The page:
P. de Souto Barreto ; J.E. Morley ; W. Chodzko-Zajko ; K.H. Pitkala ; E. Weening-Djiksterhuis ; L. Rodriguez-Mañas ; M. Barbagallo ; E. Rosendahl ; A. Sinclair ; F. Landi ; M. Izquierdo ; B. Vellas ; Y. Rolland ; under the auspices of The International Association of Gerontology and Geriatrics – Global Aging Research Network (IAGG-GARN) and the IAGG European Region Clinical Section (2016): Recommendations on physical activity and exercise for older adults living in long-term care facilities: a taskforce report. The Journal of Nursing Home Research Science (JNHRS). http://dx.doi.org/10.14283/jnhrs.2016.2
NOTHING VENTURED, NOTHING GAINED: ACCEPTABILITY TESTING OF MICRONUTRIENT FORTIFICATION IN LONG-TERM CARE
I.T.Y. Lam, H.H. Keller, L.M. Duizer, K.D. Stark, A.M. Duncan
Jour Nursing Home Res 2015;1:18-27Show summaryHide summary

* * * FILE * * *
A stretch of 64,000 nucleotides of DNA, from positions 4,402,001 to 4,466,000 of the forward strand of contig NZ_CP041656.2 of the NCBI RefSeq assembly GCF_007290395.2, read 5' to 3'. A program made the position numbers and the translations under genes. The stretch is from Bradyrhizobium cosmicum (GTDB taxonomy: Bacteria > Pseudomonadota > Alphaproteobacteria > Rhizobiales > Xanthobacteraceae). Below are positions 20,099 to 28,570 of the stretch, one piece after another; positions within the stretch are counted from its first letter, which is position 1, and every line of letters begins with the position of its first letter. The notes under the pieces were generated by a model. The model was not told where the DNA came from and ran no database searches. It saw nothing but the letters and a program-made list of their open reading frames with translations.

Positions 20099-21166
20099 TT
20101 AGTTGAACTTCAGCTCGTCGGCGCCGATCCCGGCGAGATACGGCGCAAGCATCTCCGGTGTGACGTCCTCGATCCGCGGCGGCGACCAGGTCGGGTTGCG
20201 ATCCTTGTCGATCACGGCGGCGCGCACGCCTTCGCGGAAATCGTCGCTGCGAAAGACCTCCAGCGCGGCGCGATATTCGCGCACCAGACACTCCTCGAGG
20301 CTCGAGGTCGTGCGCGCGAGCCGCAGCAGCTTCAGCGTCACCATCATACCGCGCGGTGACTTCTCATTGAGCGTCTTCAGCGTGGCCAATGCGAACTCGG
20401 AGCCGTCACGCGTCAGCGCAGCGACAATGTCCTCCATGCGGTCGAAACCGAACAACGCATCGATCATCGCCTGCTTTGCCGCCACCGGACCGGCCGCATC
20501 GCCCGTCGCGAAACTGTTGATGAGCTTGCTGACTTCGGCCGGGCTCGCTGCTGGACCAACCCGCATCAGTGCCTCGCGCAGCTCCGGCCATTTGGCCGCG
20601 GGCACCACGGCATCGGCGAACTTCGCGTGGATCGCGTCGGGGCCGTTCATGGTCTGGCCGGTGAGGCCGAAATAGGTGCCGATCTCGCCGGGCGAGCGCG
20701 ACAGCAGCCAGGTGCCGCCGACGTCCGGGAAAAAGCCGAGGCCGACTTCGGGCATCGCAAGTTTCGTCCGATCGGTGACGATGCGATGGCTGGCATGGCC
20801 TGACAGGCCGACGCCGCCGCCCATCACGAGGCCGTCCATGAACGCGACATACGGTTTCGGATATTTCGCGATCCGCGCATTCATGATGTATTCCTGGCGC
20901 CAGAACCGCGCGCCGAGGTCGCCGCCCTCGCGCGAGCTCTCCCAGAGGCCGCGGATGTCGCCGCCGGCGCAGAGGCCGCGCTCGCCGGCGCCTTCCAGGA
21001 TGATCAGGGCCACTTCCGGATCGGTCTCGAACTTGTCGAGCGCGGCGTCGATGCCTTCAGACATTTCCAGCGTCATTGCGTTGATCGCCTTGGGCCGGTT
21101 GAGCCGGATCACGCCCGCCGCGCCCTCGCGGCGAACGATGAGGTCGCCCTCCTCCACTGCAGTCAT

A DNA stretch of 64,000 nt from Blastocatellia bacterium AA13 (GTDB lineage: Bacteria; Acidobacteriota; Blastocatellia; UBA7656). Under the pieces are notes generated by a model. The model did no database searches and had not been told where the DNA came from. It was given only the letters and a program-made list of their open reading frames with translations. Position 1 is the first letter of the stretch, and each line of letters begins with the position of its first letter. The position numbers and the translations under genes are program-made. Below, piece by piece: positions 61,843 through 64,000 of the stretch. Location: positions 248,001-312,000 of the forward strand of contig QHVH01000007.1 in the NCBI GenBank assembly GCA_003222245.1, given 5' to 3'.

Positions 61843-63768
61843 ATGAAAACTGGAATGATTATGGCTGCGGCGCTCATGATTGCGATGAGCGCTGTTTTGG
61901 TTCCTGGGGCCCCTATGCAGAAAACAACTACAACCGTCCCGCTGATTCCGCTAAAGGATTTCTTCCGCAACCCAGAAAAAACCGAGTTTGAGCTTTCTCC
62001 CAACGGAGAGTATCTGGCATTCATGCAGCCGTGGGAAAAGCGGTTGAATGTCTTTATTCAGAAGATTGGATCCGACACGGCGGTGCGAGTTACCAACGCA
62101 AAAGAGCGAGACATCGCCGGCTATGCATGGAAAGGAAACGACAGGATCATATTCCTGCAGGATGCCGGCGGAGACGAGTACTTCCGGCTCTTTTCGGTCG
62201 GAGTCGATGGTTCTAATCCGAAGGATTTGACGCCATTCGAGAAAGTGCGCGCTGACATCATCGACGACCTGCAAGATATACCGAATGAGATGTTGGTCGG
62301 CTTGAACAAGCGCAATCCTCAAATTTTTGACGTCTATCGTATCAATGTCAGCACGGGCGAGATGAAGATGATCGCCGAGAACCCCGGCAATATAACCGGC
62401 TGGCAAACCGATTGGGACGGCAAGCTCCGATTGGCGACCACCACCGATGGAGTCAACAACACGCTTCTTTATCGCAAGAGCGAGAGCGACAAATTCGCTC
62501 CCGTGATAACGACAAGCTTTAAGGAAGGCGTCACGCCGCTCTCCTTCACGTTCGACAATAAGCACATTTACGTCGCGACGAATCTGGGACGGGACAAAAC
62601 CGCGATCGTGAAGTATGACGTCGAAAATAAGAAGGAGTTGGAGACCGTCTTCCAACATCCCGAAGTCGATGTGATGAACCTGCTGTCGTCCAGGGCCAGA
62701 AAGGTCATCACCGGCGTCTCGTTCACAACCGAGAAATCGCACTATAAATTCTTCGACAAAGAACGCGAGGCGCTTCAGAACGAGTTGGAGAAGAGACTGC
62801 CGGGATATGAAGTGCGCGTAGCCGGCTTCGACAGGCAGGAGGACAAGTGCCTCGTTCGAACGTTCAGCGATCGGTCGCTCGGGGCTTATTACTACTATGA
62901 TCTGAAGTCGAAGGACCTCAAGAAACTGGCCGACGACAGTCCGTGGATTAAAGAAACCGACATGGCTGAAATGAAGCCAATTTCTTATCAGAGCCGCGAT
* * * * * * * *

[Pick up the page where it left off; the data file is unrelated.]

Background: Purpose: Malnutrition is common in long-term care (LTC) residents, yet limited research exists on micronutrient deficiencies. Objective: This study used qualitative methods to explore the acceptability of a food-first micronutrient fortification strategy for LTC and further develop this strategy. Design & participants: Qualitative cross-sectional data collection based on eleven staff focus groups (n=45), ten expert key informant interviews, and five family/resident focus groups (n=71) were conducted. Data were triangulated during content analysis, completed by two coders. Results: Stakeholders provided insight into benefits, concerns and potential solutions to minimize barriers and promote adherence to the strategy. Suggested solutions included development of outsourced/pre-made fortified products, mandatory training and clear protocols. Stakeholders can envision food fortification as a strategy to improve micronutrient status if products are easy to access and incorporate into current production systems. Yet, residents and families wish to be informed and have the potential to ‘opt out’. Safety and efficacy also needs to be demonstrated before it is incorporated into standard practice. Conclusion: This work provides a strong foundation for developing a proof-of-concept micronutrient food fortification study for the prevention of deficiencies in LTC.